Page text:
Three buddies wake up from a bachelor party in Las Vegas, with no memory of the previous night and the bachelor missing. They make their way around the city in order to find their friend before his wedding.
Navy S.E.A.L. sniper Chris Kyle's pinpoint accuracy saves countless lives on the battlefield and turns him into a legend. Back home to his wife and kids after four tours of duty, however, Chris finds that it is the war he can't leave behind.
In 2005, David Packouz lives in Miami, Florida, working as a massage therapist and living with his girlfriend Iz. Desiring an additional source of income, David spends his life savings on high-quality Egyptian cotton sheets, planning to sell them to Miami retirement homes, but this venture fails to produce results. At a funeral for a friend, David runs into his high school best friend Efraim Diveroli, who had moved to Los Angeles some years prior to work with his uncle selling guns. Efraim has left his uncle and formed his own company, AEY, which fills orders for arms placed by the US government due to the ongoing war in Iraq. David's life takes another turn when his girlfriend informs him that she is pregnant. Efraim offers him a job at AEY, and even though David and Iz both vehemently oppose the war, David eventually agrees, telling his girlfriend that he has begun selling his cotton sheets to the US government through Efraim's contacts..
This movie exaggerated the extent to which the two young men were physically in perilous situations abroad. Though Packouz and Diveroli dealt in danger, they mostly did it behind a computer screen. See more »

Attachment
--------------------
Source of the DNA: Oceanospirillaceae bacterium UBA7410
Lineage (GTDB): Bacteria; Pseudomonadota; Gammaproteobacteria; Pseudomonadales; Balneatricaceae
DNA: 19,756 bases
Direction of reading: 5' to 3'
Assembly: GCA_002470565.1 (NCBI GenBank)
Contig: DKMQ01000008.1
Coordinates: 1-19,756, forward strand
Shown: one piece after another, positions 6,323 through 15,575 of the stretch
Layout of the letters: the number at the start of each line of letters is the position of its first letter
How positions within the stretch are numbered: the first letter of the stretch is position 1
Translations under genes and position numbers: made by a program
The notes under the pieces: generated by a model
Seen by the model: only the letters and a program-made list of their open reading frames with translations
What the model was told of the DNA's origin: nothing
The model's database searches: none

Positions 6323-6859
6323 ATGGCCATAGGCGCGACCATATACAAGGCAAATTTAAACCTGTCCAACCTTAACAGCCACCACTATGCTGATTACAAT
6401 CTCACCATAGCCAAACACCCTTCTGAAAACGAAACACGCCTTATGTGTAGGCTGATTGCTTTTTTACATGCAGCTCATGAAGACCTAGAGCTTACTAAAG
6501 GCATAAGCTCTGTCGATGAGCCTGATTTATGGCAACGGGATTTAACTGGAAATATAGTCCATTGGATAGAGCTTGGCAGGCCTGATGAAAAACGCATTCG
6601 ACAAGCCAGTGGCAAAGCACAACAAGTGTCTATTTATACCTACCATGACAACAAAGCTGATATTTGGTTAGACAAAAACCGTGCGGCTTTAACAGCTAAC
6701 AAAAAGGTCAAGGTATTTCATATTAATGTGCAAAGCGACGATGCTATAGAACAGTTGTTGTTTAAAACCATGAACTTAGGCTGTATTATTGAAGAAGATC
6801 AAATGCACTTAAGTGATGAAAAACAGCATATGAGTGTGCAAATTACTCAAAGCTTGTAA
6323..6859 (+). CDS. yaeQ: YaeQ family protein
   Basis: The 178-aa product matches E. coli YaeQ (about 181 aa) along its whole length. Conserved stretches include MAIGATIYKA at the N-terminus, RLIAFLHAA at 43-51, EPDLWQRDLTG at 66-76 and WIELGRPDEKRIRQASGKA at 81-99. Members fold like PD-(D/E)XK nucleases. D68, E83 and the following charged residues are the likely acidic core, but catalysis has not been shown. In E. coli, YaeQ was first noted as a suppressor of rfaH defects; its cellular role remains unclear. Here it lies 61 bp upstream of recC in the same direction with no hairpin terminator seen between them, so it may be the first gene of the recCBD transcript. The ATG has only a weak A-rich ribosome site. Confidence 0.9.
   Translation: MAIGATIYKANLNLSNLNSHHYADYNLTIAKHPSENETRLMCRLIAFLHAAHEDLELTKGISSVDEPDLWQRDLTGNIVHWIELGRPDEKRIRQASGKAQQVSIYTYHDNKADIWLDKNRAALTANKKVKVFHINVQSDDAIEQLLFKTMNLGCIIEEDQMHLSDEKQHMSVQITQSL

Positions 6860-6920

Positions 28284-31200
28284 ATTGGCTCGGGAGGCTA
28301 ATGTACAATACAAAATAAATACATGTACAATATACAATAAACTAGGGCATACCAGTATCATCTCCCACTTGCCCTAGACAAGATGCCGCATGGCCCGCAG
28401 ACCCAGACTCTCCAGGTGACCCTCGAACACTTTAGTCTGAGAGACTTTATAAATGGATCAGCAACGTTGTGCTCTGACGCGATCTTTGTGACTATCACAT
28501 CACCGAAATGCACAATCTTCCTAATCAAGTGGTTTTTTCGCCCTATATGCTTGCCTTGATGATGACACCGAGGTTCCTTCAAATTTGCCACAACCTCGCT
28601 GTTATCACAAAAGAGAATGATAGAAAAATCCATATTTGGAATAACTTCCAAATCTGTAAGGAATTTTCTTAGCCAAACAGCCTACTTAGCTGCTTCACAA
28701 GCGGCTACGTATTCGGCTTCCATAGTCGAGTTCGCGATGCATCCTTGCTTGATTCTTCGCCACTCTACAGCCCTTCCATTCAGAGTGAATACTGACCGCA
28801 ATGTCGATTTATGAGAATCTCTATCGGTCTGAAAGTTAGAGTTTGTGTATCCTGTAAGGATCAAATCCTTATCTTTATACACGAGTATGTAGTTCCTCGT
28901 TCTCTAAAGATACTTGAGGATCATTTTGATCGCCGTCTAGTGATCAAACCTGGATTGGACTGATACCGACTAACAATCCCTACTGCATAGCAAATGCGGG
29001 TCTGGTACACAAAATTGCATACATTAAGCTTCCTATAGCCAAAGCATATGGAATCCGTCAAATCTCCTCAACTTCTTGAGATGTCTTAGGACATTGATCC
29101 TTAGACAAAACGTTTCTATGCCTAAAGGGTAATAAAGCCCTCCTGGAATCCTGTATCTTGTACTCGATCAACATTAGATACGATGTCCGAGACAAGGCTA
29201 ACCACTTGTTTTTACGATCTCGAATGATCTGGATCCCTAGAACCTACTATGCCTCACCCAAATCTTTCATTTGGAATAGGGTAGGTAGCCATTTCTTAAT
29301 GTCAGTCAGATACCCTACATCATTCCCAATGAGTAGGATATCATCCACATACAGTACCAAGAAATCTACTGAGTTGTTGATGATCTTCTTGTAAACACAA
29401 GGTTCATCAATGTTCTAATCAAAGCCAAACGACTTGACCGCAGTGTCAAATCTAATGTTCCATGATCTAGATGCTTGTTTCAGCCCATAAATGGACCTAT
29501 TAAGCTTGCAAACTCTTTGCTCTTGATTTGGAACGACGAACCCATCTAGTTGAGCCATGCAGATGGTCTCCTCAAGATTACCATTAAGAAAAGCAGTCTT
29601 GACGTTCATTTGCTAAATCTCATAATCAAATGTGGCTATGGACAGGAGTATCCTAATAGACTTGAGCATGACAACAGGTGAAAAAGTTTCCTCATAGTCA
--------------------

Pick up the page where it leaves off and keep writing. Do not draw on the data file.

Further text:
During the flight to Albania, when Bashkim's wife begs David Packouz for information about her husband, she speaks Romanian, not Albanian. See more »
Now to the question that has no clear answer. How did two twenty-something young men land a three-hundred-million-dollar Pentagon contract?
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One could sum up this movie in a single word, "formulaic."
If you've ever watched any of the movies about West Coast drug-dealing of the 80s (Blow), or any movie with Benicio Del Toro in it (Snatch, Traffic), you will quickly recognize one or more of the stylistic techniques stamped all over this movie:
Off-camera narration by one of the protagonists talking about how smart or stupid they were at this point in the adventure.
Wackiness in the face of danger.
Celebration of the stoner mentality.
Overhead shots using helicopters or drones.
Overuse of circular camera dolly around two subjects quibbling to suggest "tension."
Choice of music. The setting for the movie is the early 2000s, and these guys are in their 20s, yet the music is a collection golden oldies from 60s. Is that the music the producers like? Is it aimed at the suspected target audience?
The lead character says "Bro" more times than any character in any movie in history. Guess that's a refreshing change from "dude." LOL.
Aside from all that, I still liked the movie, just thought is was hackneyed and formulaic.
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